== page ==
London 16/05/2012 - Base metals came under further downside pressure during Wednesday LME premarket trading, lurching to fresh multi-month lows in most cases, amid continued turmoil in the eurozone.
"Alongside a yet-again firm US dollar, which has profited from Greece’s failure to form a government and thus the prospect of re-elections, weak equity markets are also weighing on metal prices," broker Commerzbank said.
The euro hit a fresh four-month low of 1.2678 against the dollar before holding recently around 1.2705. UK equities, meanwhile, fell to their lowest since December - the stock market rout continued this morning in Europe.
"This has been building up for some time so it is not a surprise that we are seeing CTA and funds selling all commodities - it is not just metals, as gold and oil are not looking clever," a trader said.
Overhanging financial markets and sentiment are the growing concerns of a Greek exit from the 17-strong eurozone, which would trigger further sovereign debt contagion.
Yesterday, the country failed to reach a coalition agreement and announced that new elections will have to be called. Today Greek leaders will seek an agreement on an interim government that will schedule these elections.
As well as the European political turmoil, there are data events later. US releases scheduled for Wednesday include April figures on building permits, housing starts, the capacity utilisation rate and industrial production, while US first-quarter mortgage delinquencies and the eurozone April CPI will also be made available.
Additionally, the US Fed will release the minutes from its April meeting, which investors will watch with interest for any sign of further quantitative easing.
"These markets are going to remain volatile - data or not," the trader said. "In the short term, there will be attempts to rally and bounce, with a bit of bargain-hunting. But it does not look as if we will get a positive summer period."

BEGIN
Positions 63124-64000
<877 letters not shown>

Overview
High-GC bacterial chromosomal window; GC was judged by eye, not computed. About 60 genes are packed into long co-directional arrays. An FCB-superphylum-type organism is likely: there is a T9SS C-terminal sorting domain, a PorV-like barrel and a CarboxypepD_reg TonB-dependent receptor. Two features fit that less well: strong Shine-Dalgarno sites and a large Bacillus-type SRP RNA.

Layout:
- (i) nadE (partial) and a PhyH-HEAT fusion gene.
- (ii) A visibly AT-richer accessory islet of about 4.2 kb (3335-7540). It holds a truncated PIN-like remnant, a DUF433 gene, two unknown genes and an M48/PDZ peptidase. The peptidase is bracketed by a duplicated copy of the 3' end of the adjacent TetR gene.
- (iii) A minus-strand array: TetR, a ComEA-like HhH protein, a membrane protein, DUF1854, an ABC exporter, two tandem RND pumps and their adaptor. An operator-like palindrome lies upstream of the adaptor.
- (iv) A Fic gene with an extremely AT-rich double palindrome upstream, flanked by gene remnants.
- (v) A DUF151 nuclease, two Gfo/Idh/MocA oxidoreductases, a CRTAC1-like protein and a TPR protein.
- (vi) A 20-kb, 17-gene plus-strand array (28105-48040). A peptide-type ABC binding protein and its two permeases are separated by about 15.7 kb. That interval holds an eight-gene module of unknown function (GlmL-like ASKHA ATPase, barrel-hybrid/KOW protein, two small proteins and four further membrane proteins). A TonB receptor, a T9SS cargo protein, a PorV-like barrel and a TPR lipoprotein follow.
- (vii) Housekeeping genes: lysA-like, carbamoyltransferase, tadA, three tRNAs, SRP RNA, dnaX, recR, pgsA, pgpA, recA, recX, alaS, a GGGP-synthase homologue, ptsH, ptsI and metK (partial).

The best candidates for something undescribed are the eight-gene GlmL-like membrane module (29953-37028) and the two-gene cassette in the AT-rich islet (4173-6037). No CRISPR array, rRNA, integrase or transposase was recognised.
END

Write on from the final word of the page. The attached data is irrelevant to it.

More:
COPPER THREATENS $7,600, ALTHOUGH INVENTORY SHRINKAGE CONTINUES
Copper hit $7,625 per tonne, its lowest since January 10, and then held at $7,655, still $105 down from Tuesday. Inventory data had no impact, even though stocks fell to a fresh low since October 2008 - down a net 1,000 tonnes at 215,350 tonnes.
Aluminium hit its lowest since late December 2011 at $2,007.50 before recent business at $2,028, a $3 gain.
Inventories, up sharply on Tuesday, fell 8,150 tonnes to 4,976,500 tonnes. Cancelled warrants - metal booked for removal - rose nearly 58,000 tonnes to 1,612,350 tonnes. This was due to 49,150 tonnes and 8,500 tonnes cancelled respectively in Detroit and Johor.
Zinc hit a fresh four-month low at $1,898.75 and then traded at $1,905, a $29 loss. Inventories soared by 9,925 tonnes to 942,075 tonnes, a fresh high since May 1995.
In other metals, lead declined to a fresh one-month low of $1,981.50, down $27 from yesterday, while nickel traded at $16,930, down $65. It hit $16,770 earlier, its weakest since early December.
Tin fell to a fresh four-month low at $19,600 before settling at $19,850, a $40 gain. Steel was quoted at $460/480.
In the minors, cobalt was quoted at $28,500/30,950 while molybdenum held at $28,500/30,500.
(Additional reporting by Kathleen Retourne, editing by Mark Shaw)